This Saturday, July 19, beginning at approximately 4:45pm (eastern daylight time; this program plays live everywhere–at 1:45pm pacific time, for instance) Book TV (C-Span 2) will broadcast a panel discussion live from the Harlem Book Fair: From the Door of No Return: The Bicentennial of the abolition of the Transatlantic Slave Trade to the U.S.
The panel discussion takes place at the Schomburg Center for Research in Black Culture, New York Public Library, 515 Malcolm X Blvd, New York, NY.
As author of Inheriting The Trade, I am one of four authors on the panel. I will join Rosanne Marion Adderley (New Negroes from Africa: Slave Trade Abolition and Free African Settlement in the Nineteenth-century Caribbean), Sylviane A. Diouf (Dreams of Africa in Alabama: The Slave Ship Clotilda and the Last Africans Brought to America), and David Eltis (Extending the Frontiers: Essays on the New Transatlantic Slave Trade Database). The panel will be moderated by Howard Dodson, director of The Schomburg Center, and author of Ideology, Identity, and Assumptions.
From the HBF website: Although it went unnoticed, the year 2008 marks the bicentennial of the abolition of the transatlantic slave trade to the United States. This American amnesia stands in stark contrast to the yearlong commemorations – costing $40 million-that took place in Great Britain in 2007 to commemorate the bicentennial of the British abolition. This missed opportunity perpetuates the general ignorance about a central aspect of American history. This panel will provide the audience with the latest scholarship on the transatlantic slave trade and its abolition, including numbers and ethnicities. It will explore the little-known illegal slave trade to the United States that continued for half a century after 1808; the re-Africanization of the Caribbean with the arrival of Africans liberated from the slave ships; and the northern involvement in the trade. This will be an extraordinary opportunity to bring to the public the latest information on and analysis of this fundamental part of U.S. history that still has immense resonance today.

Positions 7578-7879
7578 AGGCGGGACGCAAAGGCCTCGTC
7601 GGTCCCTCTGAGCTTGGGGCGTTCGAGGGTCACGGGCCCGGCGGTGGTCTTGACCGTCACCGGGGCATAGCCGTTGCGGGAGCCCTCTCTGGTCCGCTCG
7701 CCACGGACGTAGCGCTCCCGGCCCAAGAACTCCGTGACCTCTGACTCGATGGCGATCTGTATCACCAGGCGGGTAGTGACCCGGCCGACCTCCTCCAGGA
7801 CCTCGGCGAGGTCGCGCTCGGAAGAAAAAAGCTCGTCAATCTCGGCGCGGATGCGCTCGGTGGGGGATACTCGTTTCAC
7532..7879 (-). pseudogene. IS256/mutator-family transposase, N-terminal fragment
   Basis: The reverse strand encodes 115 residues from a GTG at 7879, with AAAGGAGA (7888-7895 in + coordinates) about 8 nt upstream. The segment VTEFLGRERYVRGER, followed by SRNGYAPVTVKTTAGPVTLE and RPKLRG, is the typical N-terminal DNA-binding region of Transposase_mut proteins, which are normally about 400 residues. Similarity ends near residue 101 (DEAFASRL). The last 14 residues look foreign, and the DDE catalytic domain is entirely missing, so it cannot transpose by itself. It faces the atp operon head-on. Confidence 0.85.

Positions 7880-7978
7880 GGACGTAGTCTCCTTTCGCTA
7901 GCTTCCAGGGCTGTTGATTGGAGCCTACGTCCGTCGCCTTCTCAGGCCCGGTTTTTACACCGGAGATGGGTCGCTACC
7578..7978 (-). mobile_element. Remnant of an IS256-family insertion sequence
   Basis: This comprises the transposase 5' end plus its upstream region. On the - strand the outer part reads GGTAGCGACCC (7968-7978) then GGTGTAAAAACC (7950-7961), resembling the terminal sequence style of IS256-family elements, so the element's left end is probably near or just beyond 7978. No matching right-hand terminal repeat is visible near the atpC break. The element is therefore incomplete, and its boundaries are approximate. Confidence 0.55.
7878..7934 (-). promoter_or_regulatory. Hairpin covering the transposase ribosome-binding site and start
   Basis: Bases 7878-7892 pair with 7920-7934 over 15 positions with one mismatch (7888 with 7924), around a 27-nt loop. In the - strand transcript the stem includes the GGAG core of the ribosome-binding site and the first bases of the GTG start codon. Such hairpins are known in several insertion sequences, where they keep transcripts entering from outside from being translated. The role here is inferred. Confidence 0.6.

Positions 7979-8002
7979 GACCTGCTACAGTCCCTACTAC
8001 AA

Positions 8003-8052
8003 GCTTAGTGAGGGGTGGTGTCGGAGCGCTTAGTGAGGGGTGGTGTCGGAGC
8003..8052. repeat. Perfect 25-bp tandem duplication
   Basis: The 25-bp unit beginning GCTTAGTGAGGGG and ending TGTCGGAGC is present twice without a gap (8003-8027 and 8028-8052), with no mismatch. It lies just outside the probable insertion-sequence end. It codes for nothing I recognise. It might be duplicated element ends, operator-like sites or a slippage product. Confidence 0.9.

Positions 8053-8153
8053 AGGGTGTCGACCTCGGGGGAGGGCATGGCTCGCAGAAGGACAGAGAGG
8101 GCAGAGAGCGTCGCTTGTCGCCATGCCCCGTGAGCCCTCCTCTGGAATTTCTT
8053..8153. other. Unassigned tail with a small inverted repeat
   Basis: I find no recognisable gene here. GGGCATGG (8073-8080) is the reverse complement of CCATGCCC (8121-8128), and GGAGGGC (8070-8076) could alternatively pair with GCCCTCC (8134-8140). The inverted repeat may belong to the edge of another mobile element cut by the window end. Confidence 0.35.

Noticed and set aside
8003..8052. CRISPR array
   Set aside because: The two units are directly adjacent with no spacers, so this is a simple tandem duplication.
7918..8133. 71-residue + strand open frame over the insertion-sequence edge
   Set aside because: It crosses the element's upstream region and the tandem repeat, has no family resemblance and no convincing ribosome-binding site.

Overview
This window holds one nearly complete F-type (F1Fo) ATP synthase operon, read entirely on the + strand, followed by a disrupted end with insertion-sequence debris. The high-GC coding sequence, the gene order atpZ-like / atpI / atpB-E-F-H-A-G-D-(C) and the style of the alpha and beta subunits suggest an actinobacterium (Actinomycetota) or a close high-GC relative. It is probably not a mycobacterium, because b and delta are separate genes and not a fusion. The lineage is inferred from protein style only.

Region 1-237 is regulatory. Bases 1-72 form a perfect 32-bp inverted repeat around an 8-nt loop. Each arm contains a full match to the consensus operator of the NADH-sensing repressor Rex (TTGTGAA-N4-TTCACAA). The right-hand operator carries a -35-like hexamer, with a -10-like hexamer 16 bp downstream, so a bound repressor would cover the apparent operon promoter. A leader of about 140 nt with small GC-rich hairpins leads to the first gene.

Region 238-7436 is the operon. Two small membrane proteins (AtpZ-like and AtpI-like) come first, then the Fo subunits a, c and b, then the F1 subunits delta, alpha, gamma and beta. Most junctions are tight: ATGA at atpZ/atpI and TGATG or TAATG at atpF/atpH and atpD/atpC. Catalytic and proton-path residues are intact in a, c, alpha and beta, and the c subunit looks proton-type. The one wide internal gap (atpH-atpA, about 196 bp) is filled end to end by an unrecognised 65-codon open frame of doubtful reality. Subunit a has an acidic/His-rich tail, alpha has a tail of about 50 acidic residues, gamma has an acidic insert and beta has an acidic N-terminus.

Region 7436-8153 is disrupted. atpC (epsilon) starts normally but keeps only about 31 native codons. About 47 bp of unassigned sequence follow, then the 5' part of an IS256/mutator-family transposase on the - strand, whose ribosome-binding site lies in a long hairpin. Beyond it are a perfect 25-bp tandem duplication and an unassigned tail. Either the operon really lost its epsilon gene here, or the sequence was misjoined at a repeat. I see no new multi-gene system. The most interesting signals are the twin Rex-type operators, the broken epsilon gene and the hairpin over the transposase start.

Based on my past experience with Book TV, the timing can be flexible. So if you plan to record this broadcast, I’d recommend adding 15 minutes to both the start and finish times.